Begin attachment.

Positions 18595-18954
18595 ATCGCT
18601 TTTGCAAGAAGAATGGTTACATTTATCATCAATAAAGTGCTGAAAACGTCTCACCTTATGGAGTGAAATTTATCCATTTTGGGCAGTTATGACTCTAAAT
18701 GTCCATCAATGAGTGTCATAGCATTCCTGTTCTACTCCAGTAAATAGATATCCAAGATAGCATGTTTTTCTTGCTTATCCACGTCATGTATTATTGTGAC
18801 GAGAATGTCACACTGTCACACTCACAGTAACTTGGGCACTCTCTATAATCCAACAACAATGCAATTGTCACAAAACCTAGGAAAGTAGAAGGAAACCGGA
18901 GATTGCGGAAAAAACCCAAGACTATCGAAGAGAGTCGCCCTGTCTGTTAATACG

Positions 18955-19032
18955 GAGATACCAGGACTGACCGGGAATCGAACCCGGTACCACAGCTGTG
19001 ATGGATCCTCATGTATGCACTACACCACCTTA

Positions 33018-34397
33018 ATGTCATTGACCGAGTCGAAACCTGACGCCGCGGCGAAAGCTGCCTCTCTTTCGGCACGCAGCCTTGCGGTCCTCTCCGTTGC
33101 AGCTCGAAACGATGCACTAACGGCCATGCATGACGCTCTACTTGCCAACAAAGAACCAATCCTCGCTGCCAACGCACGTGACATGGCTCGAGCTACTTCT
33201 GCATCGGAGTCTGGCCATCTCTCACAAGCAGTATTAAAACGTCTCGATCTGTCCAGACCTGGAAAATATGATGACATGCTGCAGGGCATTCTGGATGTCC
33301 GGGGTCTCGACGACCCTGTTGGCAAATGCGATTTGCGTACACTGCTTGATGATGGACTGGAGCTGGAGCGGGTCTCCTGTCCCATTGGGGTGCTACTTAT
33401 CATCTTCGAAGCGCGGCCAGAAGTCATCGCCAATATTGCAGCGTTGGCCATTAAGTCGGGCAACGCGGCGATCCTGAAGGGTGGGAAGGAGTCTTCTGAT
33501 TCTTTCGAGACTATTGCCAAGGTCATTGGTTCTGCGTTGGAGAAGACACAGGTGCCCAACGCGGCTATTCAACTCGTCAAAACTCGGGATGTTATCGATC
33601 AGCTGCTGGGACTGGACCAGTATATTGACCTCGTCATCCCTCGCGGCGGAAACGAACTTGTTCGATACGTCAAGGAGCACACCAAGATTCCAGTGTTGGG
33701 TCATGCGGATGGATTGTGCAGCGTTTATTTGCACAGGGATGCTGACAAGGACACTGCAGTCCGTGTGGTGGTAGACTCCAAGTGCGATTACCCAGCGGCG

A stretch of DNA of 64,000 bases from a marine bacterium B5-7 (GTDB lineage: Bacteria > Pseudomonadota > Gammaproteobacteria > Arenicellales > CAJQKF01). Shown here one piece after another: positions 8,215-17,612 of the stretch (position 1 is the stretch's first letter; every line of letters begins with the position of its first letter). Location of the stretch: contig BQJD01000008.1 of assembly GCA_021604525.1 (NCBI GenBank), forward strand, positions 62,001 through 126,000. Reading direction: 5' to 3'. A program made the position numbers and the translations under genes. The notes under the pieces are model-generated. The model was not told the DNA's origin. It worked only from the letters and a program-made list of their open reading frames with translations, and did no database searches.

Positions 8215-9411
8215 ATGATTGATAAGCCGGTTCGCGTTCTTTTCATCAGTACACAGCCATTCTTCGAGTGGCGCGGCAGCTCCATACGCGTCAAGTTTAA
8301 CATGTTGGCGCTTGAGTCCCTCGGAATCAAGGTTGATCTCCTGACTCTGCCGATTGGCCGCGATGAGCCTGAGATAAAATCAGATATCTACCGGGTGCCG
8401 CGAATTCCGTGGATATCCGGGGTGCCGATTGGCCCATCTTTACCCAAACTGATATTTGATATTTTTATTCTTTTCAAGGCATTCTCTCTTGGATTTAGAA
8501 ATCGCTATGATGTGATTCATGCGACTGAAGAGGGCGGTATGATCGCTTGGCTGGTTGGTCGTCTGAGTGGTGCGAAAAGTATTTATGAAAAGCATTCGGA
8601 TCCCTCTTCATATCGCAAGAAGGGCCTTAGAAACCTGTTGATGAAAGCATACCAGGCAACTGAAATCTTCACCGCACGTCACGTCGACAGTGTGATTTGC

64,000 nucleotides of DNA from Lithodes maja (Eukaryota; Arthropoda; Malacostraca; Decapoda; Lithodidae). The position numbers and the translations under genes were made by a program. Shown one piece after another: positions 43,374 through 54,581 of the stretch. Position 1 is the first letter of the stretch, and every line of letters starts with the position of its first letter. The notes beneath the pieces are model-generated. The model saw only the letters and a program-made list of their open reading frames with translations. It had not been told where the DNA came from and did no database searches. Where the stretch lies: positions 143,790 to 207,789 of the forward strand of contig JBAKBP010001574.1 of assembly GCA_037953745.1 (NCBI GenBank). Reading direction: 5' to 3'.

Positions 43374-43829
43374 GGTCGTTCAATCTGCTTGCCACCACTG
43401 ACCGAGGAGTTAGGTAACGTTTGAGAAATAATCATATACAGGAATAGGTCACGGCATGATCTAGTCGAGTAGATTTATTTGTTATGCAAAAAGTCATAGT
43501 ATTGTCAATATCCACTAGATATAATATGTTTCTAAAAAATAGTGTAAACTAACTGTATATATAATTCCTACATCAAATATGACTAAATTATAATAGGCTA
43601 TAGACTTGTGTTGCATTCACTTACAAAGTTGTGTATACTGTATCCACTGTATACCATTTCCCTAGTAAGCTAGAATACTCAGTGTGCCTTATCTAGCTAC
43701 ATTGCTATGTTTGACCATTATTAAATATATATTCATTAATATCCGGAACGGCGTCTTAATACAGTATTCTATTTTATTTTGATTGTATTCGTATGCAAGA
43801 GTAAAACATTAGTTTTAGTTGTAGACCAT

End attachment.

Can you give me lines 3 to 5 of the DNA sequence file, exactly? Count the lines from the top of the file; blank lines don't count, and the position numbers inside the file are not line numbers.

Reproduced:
18601 TTTGCAAGAAGAATGGTTACATTTATCATCAATAAAGTGCTGAAAACGTCTCACCTTATGGAGTGAAATTTATCCATTTTGGGCAGTTATGACTCTAAAT
18701 GTCCATCAATGAGTGTCATAGCATTCCTGTTCTACTCCAGTAAATAGATATCCAAGATAGCATGTTTTTCTTGCTTATCCACGTCATGTATTATTGTGAC
18801 GAGAATGTCACACTGTCACACTCACAGTAACTTGGGCACTCTCTATAATCCAACAACAATGCAATTGTCACAAAACCTAGGAAAGTAGAAGGAAACCGGA